Aibu or is this how bad the NHS is now with the treatment of patients?! I’m sat here upset and shocked - I’ve not had any obs done or had anyone come to check on me. To be fair I’m ‘OK’ compared to these ladies but they seem so stretched for staff (1 nurse abs about 3 HCA) that the basic level of care and compassion has gone? Or is this how it is on an orthopedic ward?

happilyeverafta Thu 02-Nov-17 09:16:10

Please excuse the typos shock clearly my meds are effecting me.

AnaWinter Thu 02-Nov-17 09:17:47

That sounds like abuse. I would call the non-emergency police number and report.

ssd Thu 02-Nov-17 09:18:11

awful awful awful

my mum kept this in her purse, it was printed in a newspaper, I found it after she'd died

its a poem, print it out and take it in next time you visit

Anecdoche Thu 02-Nov-17 09:21:46

Message withdrawn at poster's request.

OnASummersDay Thu 02-Nov-17 09:22:34

Please report this. How horrible. Does the lady get any visitors that you can inform about this?

I would hate to think that any of my grandparents were being treated this way.

PoisonousSmurf Thu 02-Nov-17 09:24:47

You need to report this. Problem is to who? Is there anyway you can get evidence? Record what they say on your phone?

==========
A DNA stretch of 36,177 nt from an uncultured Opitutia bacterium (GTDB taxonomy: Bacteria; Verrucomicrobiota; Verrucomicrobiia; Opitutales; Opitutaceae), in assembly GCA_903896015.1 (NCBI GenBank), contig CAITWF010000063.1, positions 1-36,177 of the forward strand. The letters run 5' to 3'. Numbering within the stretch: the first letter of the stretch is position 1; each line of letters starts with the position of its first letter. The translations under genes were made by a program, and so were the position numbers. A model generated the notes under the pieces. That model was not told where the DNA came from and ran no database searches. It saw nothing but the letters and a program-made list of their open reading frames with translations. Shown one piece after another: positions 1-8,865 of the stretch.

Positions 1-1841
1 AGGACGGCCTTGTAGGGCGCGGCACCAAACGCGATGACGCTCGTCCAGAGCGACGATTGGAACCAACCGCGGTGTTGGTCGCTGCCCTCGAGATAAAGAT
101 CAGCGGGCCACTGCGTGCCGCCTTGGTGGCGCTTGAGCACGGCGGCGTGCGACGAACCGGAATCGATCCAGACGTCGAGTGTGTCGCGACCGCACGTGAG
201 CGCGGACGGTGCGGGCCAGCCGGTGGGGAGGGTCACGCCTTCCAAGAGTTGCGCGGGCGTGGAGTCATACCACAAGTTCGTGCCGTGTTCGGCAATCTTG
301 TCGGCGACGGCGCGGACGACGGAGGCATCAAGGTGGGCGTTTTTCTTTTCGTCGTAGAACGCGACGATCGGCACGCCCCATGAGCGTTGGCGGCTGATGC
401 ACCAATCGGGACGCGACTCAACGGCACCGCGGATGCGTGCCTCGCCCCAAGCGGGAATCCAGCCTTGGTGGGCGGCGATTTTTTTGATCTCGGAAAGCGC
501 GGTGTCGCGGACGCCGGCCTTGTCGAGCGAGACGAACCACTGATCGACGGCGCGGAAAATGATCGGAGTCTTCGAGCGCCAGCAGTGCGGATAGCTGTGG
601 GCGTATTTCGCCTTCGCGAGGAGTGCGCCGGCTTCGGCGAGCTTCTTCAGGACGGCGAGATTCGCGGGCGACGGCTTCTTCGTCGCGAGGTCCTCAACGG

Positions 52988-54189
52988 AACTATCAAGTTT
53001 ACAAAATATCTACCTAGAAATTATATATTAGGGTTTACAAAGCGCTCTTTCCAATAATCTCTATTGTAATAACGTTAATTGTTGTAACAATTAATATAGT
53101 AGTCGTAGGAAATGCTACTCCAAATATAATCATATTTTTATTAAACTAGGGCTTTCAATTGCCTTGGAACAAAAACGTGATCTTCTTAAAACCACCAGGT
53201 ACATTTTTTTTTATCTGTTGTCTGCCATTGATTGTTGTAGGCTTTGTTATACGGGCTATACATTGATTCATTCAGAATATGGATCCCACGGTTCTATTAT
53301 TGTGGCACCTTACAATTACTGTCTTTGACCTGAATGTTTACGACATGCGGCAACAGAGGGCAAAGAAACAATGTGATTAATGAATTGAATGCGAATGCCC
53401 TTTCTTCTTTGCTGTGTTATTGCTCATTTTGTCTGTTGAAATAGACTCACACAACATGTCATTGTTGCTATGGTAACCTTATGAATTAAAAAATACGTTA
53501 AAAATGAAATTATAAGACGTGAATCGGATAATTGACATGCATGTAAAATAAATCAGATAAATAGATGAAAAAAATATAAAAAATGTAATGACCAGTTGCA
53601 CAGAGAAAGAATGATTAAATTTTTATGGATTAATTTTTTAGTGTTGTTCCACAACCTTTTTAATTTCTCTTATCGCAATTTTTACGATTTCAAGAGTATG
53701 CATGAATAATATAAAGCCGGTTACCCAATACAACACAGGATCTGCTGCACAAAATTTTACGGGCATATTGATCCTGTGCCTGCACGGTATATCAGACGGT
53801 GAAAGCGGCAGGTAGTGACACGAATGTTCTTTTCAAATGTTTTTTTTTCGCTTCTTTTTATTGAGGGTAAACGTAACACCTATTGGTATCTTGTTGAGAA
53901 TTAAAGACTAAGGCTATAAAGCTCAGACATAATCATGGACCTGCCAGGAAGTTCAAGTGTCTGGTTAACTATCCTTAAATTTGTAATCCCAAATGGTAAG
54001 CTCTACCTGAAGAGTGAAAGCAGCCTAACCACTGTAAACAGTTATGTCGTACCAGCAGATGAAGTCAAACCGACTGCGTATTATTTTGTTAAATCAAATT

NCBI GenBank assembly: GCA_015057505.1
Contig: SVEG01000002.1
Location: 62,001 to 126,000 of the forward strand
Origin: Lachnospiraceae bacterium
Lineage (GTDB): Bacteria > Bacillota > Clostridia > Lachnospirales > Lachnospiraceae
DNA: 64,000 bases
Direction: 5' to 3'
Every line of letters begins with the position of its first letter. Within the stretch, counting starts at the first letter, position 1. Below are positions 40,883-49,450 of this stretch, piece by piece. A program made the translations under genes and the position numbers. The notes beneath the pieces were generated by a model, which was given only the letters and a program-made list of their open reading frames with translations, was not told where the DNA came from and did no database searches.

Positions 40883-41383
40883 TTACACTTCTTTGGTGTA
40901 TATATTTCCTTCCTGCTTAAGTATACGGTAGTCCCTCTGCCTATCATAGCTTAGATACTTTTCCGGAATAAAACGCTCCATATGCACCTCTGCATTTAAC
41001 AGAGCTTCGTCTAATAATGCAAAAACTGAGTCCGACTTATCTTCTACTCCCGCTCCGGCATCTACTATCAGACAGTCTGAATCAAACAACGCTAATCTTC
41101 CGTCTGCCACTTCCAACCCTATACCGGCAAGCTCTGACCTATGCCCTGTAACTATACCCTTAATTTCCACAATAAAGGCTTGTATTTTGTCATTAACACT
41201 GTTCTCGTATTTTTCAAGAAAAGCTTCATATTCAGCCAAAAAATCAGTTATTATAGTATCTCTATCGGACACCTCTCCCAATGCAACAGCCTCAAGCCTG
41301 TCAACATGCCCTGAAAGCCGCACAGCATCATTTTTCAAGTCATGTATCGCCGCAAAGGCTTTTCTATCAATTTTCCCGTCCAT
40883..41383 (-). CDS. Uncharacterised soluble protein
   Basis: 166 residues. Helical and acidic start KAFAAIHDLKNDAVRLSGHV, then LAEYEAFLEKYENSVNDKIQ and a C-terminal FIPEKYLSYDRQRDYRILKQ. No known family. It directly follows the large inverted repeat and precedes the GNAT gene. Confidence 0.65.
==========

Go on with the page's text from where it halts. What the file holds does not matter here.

I would do it before you get discharged. But on your last evening there tell them what you think of them and say that you will be reporting them.
Don't do it too early or they may do nasty things to you too sad

FadedRed Thu 02-Nov-17 09:27:12

If you feel up to it, ask to speek to the ward manager or Matron.
Or you could tell PALS , who will report it back to the ward management.

DixieNormas Thu 02-Nov-17 09:27:22

Message withdrawn at poster's request.

Slaylormoon Thu 02-Nov-17 09:27:41

@ssd flowers a very thought provoking poem.

agedknees Thu 02-Nov-17 09:31:32

Report, report,report. I nursed for the 36 years and this treatment needs action. It’s institutionalised abuse.

Poor staffing does not excuse this. A smile costs nothing. Being gentle costs nothing.

scrabbler3 Thu 02-Nov-17 09:31:42